Understanding that mutual funds had to sell shares to survive, the framers of the 1940 Act allowed them to recoup those costs through sales charges or “loads” imposed on investors at the time of purchase. By the early 1960s, 95 percent of funds had sales loads averaging about 8.5 percent. But there was a catch. The 1940 Act also allowed “contractual plans,” in which up to half of the first 12 monthly payments could consist of sales load alone—meaning early withdrawal could result in a 50 percent loss to the investor. In the 1950s, while the average sales load dropped from 9 to 8.5 percent, contractual plans proliferated to cover about 6.6 percent of total mutual fund assets.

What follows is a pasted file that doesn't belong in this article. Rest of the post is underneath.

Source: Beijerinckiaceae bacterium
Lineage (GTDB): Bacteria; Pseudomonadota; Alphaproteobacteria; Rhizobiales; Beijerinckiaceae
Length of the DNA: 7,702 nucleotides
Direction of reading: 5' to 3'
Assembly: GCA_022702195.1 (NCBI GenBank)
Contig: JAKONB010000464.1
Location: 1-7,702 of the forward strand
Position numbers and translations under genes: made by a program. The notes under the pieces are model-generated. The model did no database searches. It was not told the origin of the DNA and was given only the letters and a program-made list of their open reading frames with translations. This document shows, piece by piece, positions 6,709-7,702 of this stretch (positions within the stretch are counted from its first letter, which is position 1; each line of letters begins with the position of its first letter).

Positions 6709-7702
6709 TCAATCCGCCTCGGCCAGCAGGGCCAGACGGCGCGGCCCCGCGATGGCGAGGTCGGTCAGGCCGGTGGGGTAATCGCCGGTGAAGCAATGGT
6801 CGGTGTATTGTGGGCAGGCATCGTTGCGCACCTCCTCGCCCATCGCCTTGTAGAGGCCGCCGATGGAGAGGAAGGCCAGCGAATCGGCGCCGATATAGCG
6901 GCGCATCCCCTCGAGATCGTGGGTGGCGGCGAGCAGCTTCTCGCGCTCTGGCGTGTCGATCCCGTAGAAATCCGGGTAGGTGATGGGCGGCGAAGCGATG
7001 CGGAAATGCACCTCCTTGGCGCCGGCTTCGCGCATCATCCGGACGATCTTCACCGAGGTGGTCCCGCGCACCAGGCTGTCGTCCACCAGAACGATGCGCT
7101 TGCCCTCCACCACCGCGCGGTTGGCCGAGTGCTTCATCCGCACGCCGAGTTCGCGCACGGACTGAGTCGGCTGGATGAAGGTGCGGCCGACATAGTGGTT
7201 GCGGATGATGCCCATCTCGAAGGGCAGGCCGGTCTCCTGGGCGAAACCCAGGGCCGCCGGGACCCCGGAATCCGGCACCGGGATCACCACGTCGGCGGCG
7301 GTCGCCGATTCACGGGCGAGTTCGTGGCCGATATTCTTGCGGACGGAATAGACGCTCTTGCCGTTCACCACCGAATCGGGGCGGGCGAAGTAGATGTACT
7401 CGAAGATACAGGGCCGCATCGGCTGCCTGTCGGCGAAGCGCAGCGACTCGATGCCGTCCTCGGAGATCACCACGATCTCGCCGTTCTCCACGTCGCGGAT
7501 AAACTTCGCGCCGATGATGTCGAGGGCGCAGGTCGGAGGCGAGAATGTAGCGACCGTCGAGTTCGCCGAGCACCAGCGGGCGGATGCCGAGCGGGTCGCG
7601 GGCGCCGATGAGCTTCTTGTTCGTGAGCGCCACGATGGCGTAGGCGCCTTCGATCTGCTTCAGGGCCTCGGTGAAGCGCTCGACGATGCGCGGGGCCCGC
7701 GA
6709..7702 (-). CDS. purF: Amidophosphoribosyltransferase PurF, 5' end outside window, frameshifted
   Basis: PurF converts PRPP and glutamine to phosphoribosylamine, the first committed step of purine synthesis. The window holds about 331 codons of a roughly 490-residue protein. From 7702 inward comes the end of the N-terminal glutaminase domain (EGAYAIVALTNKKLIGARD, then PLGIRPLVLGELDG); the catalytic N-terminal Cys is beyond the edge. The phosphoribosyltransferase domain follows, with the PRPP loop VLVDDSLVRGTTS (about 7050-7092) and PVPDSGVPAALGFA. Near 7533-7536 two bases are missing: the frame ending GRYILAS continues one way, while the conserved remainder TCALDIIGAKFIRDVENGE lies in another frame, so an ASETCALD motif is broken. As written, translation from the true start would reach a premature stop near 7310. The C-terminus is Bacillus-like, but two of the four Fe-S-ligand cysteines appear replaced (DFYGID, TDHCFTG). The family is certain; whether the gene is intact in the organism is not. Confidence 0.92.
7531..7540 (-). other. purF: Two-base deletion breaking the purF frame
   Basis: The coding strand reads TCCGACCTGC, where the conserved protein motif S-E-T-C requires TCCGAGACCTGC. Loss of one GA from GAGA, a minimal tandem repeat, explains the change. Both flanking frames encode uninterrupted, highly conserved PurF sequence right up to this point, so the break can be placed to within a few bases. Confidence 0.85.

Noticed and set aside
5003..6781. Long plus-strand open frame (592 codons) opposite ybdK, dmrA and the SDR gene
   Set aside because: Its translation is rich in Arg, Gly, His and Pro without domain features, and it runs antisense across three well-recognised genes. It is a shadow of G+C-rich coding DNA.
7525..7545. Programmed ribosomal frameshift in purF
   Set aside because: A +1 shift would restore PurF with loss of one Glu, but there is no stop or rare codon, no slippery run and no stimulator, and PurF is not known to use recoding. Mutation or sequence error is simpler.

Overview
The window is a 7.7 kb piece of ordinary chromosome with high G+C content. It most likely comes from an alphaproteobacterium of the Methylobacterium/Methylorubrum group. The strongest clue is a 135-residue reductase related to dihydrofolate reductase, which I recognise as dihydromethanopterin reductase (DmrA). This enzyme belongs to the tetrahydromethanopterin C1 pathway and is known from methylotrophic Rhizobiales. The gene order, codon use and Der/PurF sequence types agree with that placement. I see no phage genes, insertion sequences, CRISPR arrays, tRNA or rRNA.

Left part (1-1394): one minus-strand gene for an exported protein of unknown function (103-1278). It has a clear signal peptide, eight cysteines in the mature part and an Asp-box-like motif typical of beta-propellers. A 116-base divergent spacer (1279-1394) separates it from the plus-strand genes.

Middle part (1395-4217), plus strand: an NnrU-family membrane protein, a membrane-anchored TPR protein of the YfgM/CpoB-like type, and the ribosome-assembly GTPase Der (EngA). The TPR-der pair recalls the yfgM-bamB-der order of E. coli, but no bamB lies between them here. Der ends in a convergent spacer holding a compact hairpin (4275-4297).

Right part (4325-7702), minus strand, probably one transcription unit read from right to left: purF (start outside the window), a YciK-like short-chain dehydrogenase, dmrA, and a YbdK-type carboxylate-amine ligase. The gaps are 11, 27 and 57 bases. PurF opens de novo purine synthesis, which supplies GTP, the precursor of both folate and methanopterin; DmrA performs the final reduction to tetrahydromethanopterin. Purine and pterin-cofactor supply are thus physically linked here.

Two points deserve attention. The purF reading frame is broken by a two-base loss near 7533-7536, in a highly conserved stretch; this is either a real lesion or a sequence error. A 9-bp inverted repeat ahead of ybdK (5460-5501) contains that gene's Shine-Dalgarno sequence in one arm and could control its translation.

The Wharton Report noted that shareholders did not benefit from volume stock purchases; the Special Study detailed who did. In the 1960s, New York Stock Exchange rules made no allowance for volume discounts—brokers charged a fixed commission to a fund for every share traded, whether singly or by the hundreds. Brokers doing block trades for mutual funds, therefore, made a lot of profit. In order to ensure that those profits continued, brokers often provided rebates, known as “give-ups,” to fund managers. The Special Study sanctioned some such “reciprocal business,” particularly the provision of free research by brokers in return for fund business, but it condemned blatant rebating, which benefitted brokers and fund managers but raised costs for everyone else and encouraged fund managers to needlessly reinvest accounts, or “churn.”20